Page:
Come, talk to us and let’s study the Bible together.

 


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Are You Sure Faith Alone Saved You?

Previously we asked the question, “Are you sure you are a Christian?” Today let us zoom in further on the matter of believing, or faith. For centuries the teaching that one is saved by faith alone has been widespread. It certainly merits a closer look.

The stake is high. If true, then every man and woman on earth is obligated to obey it. If untrue, then the vast numbers of people who live by it are badly mistaken and their souls remain in jeopardy.

What does this statement, “Justified by faith only” or “Saved by faith alone” means? Take a look at the word “only” or “alone”. It means just that – only, alone, with nothing else. If such were the case, then a person ought to be saved or justified at the very moment he believed without any further action, either mental or physical. To do anything else will unavoidably contradict ‘alone’ or ‘only’.

It will not do to refer only to texts that mention faith or believing and nothing else (cf. John 3:16; 5:24; 8:24) and attempt to build a case in favour of ‘faith only’. Let’s begin by looking at a text that mentions more than believing.

“That if thou shalt confess with thy mouth the Lord Jesus, and shalt believe in thine heart that God hath raised him from the dead, thou shalt be saved. For with the heart man believeth unto righteousness; and with the mouth confession is made unto salvation” (Rom 10:9-10).

There are two things mentioned here: firstly, “For with the heart man believeth unto righteousness”; and secondly, “with the mouth confession is made unto salvation”. This is hardly ‘only’ or ‘alone’. These are two very distinct acts that cannot be conveniently lumped together as one action. Believing is a mental activity; confessing is a physical one.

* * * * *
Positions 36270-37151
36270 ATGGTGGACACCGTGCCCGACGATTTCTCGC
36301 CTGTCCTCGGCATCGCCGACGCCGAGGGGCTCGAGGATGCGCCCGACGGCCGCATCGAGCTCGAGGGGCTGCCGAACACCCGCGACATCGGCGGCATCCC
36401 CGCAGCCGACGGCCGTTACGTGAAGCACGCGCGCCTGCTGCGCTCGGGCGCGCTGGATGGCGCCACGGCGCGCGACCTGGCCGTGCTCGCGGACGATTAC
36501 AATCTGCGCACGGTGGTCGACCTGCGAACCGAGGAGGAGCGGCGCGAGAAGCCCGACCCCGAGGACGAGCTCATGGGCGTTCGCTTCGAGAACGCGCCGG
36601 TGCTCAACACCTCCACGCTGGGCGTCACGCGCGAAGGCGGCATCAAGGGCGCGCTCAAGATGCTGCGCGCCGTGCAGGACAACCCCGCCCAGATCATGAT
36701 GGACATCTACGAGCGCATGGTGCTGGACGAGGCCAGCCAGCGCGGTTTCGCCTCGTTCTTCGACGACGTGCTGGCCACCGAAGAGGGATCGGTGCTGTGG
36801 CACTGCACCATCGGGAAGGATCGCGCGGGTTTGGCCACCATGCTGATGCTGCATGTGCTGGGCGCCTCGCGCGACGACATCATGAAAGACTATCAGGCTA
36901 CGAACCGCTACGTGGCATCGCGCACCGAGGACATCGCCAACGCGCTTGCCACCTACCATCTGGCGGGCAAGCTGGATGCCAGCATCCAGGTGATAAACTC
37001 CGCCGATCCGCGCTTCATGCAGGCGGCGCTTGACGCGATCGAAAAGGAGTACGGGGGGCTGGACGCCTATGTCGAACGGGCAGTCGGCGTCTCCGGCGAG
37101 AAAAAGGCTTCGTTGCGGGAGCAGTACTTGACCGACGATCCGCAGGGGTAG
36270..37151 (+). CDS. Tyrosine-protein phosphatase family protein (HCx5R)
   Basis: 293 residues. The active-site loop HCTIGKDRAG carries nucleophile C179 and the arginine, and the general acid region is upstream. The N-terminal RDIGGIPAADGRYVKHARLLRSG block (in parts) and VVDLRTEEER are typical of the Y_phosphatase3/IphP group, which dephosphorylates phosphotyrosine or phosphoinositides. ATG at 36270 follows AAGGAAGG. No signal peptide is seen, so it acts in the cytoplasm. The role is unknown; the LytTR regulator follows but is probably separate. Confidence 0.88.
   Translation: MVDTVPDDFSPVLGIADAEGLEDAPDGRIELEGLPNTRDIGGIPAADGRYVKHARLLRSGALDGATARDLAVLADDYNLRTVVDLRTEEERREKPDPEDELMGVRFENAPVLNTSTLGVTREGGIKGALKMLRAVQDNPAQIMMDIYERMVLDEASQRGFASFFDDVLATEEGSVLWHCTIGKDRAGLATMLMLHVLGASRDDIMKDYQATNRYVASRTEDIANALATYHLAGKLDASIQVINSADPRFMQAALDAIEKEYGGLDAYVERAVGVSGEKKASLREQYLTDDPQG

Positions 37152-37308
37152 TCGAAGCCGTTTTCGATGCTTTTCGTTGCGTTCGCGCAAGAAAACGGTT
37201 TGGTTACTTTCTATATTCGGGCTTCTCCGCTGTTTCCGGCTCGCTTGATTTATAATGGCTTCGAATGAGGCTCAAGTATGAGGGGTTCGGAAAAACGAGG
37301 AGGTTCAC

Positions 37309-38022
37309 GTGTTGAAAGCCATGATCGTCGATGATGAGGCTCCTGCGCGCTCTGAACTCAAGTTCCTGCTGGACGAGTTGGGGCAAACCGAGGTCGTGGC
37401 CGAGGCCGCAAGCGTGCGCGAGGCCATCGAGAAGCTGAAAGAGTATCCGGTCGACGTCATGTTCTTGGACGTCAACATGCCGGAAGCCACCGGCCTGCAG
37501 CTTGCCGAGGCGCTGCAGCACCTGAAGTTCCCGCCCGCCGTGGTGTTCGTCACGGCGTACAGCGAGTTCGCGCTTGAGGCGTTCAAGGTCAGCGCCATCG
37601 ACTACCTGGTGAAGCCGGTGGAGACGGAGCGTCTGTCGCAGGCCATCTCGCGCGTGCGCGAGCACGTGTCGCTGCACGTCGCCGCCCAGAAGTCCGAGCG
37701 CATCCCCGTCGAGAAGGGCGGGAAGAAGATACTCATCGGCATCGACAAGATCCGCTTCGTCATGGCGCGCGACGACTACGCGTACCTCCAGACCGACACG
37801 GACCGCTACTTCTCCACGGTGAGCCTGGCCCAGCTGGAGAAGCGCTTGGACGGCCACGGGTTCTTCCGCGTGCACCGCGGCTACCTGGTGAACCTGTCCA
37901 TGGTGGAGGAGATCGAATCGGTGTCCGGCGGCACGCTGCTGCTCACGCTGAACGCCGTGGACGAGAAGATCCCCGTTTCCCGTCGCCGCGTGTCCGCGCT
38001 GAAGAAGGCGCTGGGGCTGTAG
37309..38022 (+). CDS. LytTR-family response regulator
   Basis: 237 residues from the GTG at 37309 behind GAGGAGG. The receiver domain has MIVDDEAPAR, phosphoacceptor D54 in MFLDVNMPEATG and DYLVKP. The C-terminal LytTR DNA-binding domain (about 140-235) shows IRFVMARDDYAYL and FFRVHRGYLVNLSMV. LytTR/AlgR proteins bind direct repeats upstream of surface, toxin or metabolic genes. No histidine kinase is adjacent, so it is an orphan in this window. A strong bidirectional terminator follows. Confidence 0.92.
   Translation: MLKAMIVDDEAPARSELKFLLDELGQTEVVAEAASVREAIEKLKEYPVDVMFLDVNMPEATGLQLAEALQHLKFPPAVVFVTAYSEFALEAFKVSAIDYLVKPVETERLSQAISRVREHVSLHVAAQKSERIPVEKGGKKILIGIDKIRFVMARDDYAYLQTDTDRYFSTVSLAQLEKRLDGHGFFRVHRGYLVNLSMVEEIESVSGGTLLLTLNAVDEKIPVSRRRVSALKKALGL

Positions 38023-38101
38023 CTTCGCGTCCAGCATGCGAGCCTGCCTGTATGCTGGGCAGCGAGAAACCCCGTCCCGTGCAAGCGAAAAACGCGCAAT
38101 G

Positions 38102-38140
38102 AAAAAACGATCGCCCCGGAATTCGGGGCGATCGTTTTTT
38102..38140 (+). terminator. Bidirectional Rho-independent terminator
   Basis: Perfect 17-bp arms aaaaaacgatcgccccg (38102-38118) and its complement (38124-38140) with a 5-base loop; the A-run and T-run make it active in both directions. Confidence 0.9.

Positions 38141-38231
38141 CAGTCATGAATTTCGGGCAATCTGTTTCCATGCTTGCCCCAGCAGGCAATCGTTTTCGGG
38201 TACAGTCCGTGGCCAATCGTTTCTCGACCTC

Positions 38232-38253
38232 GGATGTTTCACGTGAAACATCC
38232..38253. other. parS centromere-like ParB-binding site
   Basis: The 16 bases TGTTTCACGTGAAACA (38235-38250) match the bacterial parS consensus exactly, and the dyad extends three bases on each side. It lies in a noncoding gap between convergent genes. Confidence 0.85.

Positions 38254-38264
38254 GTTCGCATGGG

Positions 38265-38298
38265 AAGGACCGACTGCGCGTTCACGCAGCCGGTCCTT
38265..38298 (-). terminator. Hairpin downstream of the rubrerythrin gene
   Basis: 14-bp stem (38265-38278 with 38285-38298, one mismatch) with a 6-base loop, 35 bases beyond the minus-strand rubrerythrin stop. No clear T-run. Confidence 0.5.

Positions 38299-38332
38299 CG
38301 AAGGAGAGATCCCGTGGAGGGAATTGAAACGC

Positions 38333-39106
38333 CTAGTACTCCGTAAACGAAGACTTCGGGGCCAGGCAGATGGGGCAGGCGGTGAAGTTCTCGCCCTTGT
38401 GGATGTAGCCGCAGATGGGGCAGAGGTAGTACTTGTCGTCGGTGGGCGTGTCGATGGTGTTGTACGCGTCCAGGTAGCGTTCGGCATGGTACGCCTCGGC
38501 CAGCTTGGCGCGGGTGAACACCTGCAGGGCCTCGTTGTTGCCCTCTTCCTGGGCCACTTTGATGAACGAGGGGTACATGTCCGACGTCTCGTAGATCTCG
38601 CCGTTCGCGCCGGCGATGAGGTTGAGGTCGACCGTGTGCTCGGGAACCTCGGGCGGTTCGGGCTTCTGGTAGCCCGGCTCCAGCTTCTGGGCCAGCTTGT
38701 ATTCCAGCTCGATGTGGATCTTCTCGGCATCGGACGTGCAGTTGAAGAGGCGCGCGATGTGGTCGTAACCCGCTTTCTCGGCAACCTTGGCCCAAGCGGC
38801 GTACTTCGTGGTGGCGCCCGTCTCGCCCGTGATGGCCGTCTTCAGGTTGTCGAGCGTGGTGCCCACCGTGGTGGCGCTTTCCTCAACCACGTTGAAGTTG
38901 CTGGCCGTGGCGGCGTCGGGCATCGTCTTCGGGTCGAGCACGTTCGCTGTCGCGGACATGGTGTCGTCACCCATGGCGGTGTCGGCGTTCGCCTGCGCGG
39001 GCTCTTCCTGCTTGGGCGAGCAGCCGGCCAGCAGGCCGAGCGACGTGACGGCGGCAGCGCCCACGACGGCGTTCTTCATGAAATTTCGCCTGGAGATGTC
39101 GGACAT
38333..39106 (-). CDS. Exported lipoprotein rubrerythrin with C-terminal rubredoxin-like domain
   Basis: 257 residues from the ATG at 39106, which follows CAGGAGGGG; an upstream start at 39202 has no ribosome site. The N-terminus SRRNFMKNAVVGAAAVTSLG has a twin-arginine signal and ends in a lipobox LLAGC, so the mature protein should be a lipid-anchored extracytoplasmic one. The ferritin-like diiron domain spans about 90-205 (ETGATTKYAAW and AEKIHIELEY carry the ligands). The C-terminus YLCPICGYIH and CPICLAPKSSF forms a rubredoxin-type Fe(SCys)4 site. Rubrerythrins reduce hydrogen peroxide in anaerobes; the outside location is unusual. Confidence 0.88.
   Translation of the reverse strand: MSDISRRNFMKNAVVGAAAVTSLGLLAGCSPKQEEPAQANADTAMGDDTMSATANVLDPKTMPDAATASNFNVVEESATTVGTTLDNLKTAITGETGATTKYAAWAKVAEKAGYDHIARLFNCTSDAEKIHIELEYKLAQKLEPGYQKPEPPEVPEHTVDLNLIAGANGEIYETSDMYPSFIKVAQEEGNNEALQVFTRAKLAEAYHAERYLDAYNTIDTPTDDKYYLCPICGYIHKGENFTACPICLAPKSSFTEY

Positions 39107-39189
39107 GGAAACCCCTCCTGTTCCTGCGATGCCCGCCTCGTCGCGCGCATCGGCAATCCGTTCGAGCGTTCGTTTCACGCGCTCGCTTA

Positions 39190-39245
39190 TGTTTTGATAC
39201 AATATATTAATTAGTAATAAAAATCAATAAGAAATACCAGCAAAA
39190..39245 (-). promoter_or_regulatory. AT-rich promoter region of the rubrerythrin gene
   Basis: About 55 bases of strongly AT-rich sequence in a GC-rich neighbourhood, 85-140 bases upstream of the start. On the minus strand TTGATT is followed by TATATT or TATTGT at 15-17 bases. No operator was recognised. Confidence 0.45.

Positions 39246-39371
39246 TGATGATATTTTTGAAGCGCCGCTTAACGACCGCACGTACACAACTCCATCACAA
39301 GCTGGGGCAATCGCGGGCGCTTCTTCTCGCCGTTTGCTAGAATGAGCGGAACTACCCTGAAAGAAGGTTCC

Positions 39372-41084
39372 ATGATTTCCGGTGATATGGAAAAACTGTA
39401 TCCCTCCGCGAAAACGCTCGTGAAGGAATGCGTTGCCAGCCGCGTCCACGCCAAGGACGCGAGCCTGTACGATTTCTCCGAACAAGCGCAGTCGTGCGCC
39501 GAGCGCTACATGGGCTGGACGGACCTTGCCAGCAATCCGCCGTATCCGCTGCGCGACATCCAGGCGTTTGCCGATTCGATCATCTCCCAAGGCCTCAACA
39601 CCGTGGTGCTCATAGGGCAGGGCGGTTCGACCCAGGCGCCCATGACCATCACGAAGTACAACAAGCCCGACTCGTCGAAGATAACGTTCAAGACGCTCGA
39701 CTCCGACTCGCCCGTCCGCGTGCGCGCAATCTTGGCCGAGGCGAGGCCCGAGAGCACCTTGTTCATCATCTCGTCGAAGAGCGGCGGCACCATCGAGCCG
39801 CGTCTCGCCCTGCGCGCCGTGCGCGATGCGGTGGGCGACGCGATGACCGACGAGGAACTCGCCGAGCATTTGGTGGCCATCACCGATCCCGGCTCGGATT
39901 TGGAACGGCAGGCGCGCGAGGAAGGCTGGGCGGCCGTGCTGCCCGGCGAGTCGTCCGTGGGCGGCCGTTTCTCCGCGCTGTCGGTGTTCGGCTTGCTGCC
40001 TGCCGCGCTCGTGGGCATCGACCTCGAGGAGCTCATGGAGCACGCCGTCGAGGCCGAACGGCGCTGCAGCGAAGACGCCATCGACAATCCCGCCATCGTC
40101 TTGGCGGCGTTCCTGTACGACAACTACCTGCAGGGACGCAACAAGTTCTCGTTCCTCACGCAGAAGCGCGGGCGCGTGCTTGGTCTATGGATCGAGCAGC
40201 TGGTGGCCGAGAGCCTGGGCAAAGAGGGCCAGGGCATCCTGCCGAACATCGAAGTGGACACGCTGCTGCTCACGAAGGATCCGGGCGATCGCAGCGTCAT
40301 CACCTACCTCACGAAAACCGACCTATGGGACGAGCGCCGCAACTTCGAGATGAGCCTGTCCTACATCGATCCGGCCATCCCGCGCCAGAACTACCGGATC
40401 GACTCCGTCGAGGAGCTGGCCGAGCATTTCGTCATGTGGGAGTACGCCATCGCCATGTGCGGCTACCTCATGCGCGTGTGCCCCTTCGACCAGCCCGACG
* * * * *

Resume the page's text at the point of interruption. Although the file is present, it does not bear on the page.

Proponents of ‘faith only’ will not argue that repentance is optional for salvation. That makes three we have counted so far, doesn’t it? Again, how is that ‘only’ or ‘alone’? Of course, they would argue that if one truly believes, he will repent and confess. Let’s consider this a little further.

If salvation or justification is by faith only and for consistency’s sake that must mean a person is saved at the very moment he believed, then that would mean repentance and confession happen after a person is saved. The order is: Believe—saved—repent—confess.

But this is hardly consistent. If repentance was necessary for salvation, how could it happen after a person is saved? If with the mouth confession is made unto salvation, how could it be made after a person is saved? The sequence is unreasonable.

The teaching, “Justified by faith only”, is unscriptural. In fact, even the statement is unscriptural, for James 2:24 clearly states: “Ye see then how that by works a man is justified, and not by faith only.” The Bible says “Justified not by faith only”, not “Justified by faith only”. These two statements are mutually exclusive. Choose one you must, but not both.

Faith alone does not save anyone. One must not only believe but also obey. The purpose of believing is unto salvation. “I said therefore unto you, that ye shall die in your sins: for if ye believe not that I am he, ye shall die in your sins” (John 8:24; cf. John 3:16; Rom 10:9-10).

The purpose of repentance is the same as for believing. “I tell you, Nay: but, except ye repent, ye shall all likewise perish” (Luke 13:3). We have already seen that confession with the mouth is unto salvation (cf. Rom 10:9-10)

The New Testament tells us that we must also be baptised. What, then, is the purpose of baptism? Jesus said, “He that believeth and is baptized shall be saved; but he that believeth not shall be damned” (Mark 16:16). To be baptised serves the same purpose as believing – it is for salvation.

“Then Peter said unto them, Repent, and be baptized every one of you in the name of Jesus Christ for the remission of sins, and ye shall receive the gift of the Holy Ghost” (Acts 2:38). Here is the same truth, albeit expressed differently. Here baptism serves the same purpose as repentance: for the remission of sins.

“And now why tarriest thou? arise, and be baptized, and wash away thy sins, calling on the name of the Lord” (Act 22:16). Baptism is for the washing away of sins, which is essentially the same as remission or forgiveness of sins. Common sense demands that a person is saved after his sins are forgiven and not before.

Now, we can understand that believing in Jesus is necessary in order for us to be saved. By the same rationale and common sense, we can understand too that repentance, confession and baptism are equally necessary for they serve the same purpose.